As the greatest proportion of air pollution in our area is created by traffic it is no surprise that Farnham with its many narrow streets and a one-way traffic system, has had a significant air quality problem. The Farnham Society has for a number of years been deeply involved in attempting to get our local authorities to take this issue seriously and it now seems that they are doing so.
How bad is it and how do we know?
The UK and EU governments, along with other international agencies, have established what are considered to be safe air quality parameters. These levels of air pollution are defined in law and local authorities in this country are responsible for monitoring the air quality and where breaches of the air quality regulations occur, taking steps to fix the problem.
For us the main air quality pollutant we need to be concerned about is Nitrogen Dioxide NO₂. A level of 40 micrograms per cubic metre (µg/m³) of air has been set as the legal safe level for the average annual concentration of this pollutant. NO₂ is mostly created by diesel engines. The other damaging pollutant experienced in some towns and cities is Particulate Matter, which is made up of tiny particles created by many processes both natural and industrial but also created in vehicle engine combustion and from the erosion of brakes, tyres and the road surface. Fortunately, all the evidence indicates that Farnham does not suffer from high levels of particulate matter.
Waverley Borough Council (WBC) has the responsibility to monitor air quality and to issue annual status reports. It maintains a series of monitoring sites around the town where air quality is measured on a monthly basis by means of diffusion tubes which record NO₂ levels or on a continuous basis by the automatic monitoring equipment located close to the Sainsburys carpark on South Street which monitors both NO₂ and PM₁₀ particulate matter.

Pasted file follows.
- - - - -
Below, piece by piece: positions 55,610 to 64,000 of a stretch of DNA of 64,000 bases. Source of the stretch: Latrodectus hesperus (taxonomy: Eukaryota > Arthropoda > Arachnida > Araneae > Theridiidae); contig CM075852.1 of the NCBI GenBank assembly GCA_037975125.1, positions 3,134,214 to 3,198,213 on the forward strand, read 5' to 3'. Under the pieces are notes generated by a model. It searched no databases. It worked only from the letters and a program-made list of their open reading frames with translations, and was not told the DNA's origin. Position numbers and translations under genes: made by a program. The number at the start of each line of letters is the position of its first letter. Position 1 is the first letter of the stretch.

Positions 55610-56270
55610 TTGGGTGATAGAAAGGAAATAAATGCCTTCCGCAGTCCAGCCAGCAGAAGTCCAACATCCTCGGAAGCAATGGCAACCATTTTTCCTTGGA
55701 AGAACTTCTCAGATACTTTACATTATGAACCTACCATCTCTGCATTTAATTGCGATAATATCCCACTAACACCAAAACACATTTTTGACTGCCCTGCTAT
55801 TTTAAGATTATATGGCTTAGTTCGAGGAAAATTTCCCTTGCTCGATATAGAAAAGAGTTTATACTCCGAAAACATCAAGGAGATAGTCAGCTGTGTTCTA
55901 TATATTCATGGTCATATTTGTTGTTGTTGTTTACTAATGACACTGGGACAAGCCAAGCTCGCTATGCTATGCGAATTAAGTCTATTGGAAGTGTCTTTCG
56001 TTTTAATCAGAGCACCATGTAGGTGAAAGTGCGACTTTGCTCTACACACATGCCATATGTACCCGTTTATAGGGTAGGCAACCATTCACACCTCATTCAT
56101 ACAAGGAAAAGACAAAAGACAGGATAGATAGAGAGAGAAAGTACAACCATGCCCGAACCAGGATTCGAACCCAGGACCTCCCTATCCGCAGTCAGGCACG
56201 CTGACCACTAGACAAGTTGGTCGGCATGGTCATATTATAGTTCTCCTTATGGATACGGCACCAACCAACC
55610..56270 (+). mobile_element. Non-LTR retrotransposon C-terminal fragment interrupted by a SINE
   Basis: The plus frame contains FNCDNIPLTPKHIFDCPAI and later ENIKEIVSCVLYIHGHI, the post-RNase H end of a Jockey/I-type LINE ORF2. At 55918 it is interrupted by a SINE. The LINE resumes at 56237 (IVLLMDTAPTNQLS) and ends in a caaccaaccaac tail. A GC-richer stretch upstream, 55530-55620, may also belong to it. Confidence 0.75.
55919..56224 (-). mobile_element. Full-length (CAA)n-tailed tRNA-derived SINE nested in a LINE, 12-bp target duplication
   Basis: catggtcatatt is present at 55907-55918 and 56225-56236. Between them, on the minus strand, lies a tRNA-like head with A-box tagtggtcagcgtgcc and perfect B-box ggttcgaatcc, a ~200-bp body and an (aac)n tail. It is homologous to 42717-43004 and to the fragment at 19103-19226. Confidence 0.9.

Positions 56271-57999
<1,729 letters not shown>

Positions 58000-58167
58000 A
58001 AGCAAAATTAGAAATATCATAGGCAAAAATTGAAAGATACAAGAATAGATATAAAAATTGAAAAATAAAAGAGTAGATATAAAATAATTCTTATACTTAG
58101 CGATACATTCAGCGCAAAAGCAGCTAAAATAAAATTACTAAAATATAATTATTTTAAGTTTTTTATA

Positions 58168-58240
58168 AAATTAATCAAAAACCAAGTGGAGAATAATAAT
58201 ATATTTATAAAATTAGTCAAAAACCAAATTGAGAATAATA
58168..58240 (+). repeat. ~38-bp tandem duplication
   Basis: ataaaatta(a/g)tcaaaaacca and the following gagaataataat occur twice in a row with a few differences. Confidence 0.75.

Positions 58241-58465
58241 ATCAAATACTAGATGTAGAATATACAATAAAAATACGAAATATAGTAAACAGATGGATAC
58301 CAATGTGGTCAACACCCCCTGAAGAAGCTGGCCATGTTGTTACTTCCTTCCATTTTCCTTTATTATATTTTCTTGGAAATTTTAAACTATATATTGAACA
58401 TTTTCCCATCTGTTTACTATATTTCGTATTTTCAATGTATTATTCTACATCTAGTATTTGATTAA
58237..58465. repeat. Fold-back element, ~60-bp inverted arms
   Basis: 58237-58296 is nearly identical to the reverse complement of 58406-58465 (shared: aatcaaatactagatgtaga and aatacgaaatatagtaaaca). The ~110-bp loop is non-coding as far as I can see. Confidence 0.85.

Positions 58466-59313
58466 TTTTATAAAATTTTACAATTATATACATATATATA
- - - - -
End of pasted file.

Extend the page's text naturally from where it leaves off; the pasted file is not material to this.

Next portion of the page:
In 2005, because of air quality pollution breaches, WBC introduced an Air Quality Management Area (AQMA) in central Farnham
As required following the introduction of an AQMA, In July 2008, WBC produced an Air Quality Action Plan which set out the steps needed to be taken to reduce air pollution in the AQMA. The main elements of the Action Plan were aimed at reducing traffic emissions by about 25% in Farnham. The plan called, among other things, for a reallocation of road space in the centre of town including the reduction of The Borough to one lane and partial pedestrianisation.
Although WBC had responsibility for producing the Action Plan it has no ability on its own to deliver it. The critical elements of the Action Plan all lie with Surrey County Council (SCC) which is responsible for transport policy and highway infrastructure.
In the more than 11 years which then passed following the Air Quality Action Plan being adopted, none of the key elements of the plan were put in place in Farnham. The air quality in central Farnham did not improve and continued to breach government guidelines. In addition, areas outside central Farnham (Station Hill, Wrecclesham and Upper Hale) also exhibited high levels of NO₂ pollution.